Former Guantanamo Bay prisoner Omar Khadr cannot avoid a huge civil judgment against him by recanting the confession and guilty plea he made before an American military commission, lawyers acting for the widow of a U.S. special forces soldier argue in new court filings.
Canadian courts must accept the agreed statement of facts that underpinned Khadr’s war-crimes conviction in 2010, they argue, regardless of whether he lied under oath when he admitted to tossing a hand grenade that killed the soldier eight years earlier.
“No court anywhere, either in Canada or the U.S., has found the (agreed statement) specifically was involuntary or the product of coercion,” the lawyers state in their filing last month. “A sworn confession is not lightly ignored, particularly when (Khadr) benefited significantly from it in terms of a plea agreement resulting in a reduced sentence and the eligibility to be commuted back to Canada.”
Nor is it relevant, they argue, how Khadr was treated after American forces captured him as a 15-year-old in Afghanistan in July 2002 and shipped him off to the infamous prison where, Canadian courts have concluded, he was abused and his rights violated.
The lawyers are calling on Alberta’s Court of Queen’s Bench to enforce a US$134-million judgment against Khadr handed down in Utah in June 2015 in favour of Sgt. Chris Speer’s widow, Tabitha Speer, and former U.S. special forces soldier Layne Morris. Chris Speer was killed following a massive U.S. assault on an insurgent compound in which Khadr was badly wounded. Morris was blinded in one eye during the same operation.
In exchange for a further eight-year prison term and the promise he could serve most of it in Canada, the Toronto-born Khadr admitted in 2010 before a widely discredited military commission in Guantanamo Bay to having thrown the grenades that killed Speer and injured Morris.
Khadr later said that his detailed confession — contained in a lengthy agreed statement of facts written by American military prosecutors — and guilty plea to five purported war crimes were his only way to be returned to Canada. He also now says he doesn’t remember what happened during the four-hour Afghanistan assault.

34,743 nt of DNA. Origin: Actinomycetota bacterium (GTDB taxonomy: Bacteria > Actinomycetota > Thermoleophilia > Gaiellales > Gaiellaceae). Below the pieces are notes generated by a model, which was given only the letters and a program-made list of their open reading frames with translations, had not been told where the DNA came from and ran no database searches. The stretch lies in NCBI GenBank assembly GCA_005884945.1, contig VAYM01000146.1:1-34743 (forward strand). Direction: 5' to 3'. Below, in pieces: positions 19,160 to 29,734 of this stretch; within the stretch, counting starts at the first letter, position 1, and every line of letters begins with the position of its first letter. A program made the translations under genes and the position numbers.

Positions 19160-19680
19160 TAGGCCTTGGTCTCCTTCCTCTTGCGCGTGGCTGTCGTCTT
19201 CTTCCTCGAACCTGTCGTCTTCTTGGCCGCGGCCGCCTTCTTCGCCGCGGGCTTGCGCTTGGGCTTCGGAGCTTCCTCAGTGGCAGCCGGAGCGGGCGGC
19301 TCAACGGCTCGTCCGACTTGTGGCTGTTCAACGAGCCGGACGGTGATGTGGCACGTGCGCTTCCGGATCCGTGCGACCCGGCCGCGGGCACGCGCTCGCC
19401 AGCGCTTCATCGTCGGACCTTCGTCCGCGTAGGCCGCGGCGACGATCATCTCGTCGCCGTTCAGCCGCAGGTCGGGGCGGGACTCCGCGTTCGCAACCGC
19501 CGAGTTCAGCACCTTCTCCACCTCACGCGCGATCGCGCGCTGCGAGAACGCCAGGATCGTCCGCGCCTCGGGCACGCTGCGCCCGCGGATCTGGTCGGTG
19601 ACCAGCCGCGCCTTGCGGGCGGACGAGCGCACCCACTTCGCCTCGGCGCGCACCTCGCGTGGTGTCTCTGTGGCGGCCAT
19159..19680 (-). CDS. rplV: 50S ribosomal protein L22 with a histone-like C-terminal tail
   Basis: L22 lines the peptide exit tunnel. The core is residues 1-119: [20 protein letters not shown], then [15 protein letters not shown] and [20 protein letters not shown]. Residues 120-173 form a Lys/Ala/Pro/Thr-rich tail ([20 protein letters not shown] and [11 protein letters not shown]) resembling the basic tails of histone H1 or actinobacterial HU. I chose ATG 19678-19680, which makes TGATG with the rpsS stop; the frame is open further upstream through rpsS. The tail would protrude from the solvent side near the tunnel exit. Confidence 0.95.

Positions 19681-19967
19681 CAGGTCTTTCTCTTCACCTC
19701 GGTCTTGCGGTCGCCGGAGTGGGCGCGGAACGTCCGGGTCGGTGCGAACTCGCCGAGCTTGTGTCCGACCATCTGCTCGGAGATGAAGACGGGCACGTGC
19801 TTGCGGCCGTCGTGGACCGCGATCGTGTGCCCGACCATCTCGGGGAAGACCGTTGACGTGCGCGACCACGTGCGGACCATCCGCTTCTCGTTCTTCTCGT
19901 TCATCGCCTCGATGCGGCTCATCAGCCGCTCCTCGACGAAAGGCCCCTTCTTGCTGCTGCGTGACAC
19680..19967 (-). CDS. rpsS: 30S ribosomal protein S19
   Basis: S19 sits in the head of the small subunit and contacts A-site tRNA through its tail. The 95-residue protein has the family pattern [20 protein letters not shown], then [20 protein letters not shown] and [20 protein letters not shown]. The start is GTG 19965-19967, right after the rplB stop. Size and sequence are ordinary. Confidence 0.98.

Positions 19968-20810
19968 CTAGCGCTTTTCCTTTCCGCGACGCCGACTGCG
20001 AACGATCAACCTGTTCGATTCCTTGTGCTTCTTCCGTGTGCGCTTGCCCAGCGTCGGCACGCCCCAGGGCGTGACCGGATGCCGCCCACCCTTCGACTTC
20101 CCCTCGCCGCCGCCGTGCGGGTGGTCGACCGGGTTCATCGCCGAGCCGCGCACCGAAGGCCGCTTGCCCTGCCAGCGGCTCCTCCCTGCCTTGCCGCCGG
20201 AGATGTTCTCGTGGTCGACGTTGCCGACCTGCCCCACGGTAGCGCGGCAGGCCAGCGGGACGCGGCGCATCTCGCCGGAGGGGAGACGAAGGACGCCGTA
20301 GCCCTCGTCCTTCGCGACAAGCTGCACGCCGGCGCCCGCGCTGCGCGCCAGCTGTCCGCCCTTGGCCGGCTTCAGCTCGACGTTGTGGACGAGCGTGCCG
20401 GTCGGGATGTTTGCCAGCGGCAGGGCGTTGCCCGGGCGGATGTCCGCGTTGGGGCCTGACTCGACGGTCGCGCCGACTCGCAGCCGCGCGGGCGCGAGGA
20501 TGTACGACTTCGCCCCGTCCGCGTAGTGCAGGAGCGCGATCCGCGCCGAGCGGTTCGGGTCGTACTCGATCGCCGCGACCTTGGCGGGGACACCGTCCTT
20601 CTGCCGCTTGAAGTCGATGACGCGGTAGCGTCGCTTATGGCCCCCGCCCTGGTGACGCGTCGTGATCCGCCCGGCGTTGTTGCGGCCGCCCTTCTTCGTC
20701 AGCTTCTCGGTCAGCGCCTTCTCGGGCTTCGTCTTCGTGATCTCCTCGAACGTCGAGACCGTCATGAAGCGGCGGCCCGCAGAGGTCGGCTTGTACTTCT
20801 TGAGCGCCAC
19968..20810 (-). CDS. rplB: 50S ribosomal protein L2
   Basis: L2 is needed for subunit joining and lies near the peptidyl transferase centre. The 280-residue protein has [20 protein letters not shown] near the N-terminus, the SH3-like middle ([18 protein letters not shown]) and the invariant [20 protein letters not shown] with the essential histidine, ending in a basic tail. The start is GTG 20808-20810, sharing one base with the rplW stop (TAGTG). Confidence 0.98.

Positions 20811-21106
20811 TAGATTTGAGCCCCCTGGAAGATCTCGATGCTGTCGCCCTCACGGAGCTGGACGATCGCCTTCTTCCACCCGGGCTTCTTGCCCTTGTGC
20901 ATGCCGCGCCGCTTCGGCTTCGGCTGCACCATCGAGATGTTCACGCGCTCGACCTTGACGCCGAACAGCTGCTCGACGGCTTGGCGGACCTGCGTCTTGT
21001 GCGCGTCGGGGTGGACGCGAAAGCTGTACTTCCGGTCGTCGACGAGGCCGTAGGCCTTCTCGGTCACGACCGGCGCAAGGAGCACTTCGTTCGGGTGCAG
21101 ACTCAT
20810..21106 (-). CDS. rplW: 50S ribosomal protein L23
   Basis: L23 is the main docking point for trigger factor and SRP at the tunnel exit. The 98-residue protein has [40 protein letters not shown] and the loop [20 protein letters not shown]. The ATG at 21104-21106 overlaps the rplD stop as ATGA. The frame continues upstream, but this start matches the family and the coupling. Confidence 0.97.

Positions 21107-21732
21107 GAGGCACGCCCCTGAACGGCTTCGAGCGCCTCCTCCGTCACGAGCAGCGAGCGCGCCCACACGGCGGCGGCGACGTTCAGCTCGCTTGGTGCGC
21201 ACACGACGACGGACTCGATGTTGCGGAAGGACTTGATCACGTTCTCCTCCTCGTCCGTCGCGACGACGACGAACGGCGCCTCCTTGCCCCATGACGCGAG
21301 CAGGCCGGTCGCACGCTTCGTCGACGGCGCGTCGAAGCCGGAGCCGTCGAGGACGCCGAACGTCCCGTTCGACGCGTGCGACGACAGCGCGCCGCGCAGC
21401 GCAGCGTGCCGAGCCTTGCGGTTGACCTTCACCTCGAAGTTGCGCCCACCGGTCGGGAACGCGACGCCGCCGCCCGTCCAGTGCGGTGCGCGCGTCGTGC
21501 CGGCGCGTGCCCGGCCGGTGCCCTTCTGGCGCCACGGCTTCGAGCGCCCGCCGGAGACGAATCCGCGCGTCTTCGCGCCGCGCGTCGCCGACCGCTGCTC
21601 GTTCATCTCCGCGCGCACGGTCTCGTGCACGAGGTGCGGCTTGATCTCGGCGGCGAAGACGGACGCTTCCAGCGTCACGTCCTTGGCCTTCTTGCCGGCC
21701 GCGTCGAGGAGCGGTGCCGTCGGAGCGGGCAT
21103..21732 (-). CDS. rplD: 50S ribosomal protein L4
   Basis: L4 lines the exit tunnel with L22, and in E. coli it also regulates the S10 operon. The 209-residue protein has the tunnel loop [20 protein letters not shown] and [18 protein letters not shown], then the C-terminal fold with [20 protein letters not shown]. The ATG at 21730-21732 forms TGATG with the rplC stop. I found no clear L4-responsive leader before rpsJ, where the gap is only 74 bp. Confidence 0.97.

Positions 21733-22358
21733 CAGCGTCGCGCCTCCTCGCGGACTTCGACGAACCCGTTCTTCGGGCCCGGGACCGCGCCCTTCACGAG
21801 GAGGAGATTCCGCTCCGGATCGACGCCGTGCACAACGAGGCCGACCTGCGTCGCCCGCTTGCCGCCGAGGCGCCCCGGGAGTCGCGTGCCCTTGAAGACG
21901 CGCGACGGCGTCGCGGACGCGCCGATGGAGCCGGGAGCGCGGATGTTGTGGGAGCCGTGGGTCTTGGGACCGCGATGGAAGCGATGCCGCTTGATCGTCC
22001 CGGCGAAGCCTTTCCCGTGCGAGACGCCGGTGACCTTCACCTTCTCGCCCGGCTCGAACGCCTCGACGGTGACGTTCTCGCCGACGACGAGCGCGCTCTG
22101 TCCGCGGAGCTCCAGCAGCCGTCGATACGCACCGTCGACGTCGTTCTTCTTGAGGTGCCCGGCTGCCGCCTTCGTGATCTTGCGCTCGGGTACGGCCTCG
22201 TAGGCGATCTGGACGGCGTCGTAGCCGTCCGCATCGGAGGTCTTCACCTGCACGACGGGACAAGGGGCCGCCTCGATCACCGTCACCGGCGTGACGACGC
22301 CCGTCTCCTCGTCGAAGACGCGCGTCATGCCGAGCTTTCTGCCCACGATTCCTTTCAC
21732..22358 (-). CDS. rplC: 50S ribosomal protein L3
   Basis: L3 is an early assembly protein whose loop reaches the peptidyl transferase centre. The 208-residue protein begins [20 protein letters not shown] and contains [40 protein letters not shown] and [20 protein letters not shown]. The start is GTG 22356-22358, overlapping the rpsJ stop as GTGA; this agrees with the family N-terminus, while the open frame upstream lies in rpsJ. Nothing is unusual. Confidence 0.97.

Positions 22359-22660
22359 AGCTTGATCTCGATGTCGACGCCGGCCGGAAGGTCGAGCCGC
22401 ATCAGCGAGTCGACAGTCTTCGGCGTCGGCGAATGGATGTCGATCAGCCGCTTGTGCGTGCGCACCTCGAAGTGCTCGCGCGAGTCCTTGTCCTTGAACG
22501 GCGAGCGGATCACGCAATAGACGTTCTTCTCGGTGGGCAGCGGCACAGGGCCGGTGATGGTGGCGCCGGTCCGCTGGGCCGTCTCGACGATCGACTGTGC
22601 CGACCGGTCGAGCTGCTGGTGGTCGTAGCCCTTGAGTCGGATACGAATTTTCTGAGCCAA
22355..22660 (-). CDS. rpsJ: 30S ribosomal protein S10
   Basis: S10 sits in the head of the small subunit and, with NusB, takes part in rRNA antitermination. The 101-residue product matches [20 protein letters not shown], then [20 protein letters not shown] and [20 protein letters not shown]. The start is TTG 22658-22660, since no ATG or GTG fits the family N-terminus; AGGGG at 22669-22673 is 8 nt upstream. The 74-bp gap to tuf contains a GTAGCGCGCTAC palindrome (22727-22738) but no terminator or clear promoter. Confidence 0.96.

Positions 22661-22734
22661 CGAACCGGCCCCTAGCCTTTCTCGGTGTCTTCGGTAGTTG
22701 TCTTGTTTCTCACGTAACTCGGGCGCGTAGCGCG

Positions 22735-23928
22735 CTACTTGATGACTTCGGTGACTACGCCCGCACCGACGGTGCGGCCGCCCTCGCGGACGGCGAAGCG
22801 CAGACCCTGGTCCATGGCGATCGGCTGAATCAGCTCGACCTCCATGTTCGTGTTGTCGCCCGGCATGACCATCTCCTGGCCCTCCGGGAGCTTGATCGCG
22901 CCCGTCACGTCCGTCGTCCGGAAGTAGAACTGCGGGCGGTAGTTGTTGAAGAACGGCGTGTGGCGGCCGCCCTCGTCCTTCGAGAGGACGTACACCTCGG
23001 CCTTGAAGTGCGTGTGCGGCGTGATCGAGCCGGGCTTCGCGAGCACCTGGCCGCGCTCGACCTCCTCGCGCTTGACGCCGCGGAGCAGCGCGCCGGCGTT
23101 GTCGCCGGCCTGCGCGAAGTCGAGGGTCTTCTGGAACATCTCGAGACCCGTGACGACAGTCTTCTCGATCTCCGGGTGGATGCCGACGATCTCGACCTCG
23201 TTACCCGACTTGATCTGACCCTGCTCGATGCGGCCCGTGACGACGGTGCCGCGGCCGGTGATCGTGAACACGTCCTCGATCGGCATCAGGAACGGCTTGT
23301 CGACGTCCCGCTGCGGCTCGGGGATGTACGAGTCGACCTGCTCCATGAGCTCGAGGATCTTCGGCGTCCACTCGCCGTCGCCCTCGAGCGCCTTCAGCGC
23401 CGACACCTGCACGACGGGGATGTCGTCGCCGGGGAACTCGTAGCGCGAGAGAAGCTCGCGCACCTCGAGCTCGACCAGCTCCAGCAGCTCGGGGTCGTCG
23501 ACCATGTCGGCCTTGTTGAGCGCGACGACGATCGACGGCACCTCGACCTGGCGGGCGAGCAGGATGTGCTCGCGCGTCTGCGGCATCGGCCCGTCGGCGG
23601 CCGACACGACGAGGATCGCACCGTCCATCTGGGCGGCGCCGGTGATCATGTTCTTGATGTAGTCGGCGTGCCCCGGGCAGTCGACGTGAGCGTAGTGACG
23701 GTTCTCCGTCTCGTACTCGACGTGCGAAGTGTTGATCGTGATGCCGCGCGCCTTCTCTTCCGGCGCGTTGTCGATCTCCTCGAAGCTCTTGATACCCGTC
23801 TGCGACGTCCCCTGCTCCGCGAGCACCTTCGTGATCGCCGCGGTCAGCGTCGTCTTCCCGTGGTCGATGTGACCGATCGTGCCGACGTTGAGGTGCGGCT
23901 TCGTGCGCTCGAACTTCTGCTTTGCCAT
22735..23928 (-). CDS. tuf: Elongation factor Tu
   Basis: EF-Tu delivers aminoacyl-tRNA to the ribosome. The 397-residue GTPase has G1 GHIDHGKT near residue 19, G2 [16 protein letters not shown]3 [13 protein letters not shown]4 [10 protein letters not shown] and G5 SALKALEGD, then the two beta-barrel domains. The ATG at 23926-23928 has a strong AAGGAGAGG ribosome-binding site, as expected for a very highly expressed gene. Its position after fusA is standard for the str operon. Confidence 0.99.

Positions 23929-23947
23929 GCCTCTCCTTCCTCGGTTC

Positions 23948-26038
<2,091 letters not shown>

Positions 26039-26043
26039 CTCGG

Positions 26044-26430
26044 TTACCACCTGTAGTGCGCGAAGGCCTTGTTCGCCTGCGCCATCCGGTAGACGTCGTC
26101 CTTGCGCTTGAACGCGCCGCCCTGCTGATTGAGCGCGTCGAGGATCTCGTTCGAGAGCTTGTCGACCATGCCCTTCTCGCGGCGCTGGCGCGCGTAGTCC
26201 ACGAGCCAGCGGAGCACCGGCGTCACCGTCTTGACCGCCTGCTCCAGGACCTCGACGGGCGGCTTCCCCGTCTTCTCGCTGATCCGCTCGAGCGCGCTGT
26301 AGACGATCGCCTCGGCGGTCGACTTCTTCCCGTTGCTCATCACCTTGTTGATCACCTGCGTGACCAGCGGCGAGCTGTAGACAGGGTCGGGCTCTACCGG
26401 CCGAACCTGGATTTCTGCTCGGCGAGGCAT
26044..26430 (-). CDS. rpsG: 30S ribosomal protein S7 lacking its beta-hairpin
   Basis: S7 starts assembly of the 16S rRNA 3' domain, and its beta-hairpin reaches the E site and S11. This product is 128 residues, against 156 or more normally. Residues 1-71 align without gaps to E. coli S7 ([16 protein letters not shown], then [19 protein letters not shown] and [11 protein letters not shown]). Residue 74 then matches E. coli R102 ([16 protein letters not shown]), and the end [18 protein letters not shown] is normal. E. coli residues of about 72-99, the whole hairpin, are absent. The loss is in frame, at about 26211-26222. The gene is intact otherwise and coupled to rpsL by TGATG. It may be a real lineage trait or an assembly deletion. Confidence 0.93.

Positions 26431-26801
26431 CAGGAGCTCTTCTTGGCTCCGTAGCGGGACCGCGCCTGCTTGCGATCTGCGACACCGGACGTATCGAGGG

In defending against the enforcement application in Alberta, Khadr maintained he was a child soldier whose rights were violated by both his American captors and Canadian officials. His Edmonton-based lawyer, Nate Whitling, asserted in a statement of defence filed in November that the military commission was a bogus court that prosecuted made-up crimes without regard to Khadr’s age and complaints of torture.
The Supreme Court of Canada, Whitling notes, found that Khadr made self-incriminating statements to American and Canadian officials at Guantanamo while detained under conditions that “offend the most basic Canadian standards about the treatment of detained youth suspects.”
The federal government apologized to Khadr and, in a move still having political repercussions, paid him $10.5 million last summer to settle a civil claim he made against Ottawa. Word of the settlement prompted the American plaintiffs to make an unsuccessful bid to have an Ontario court freeze his assets while they fought to enforce the Utah judgment in Canada.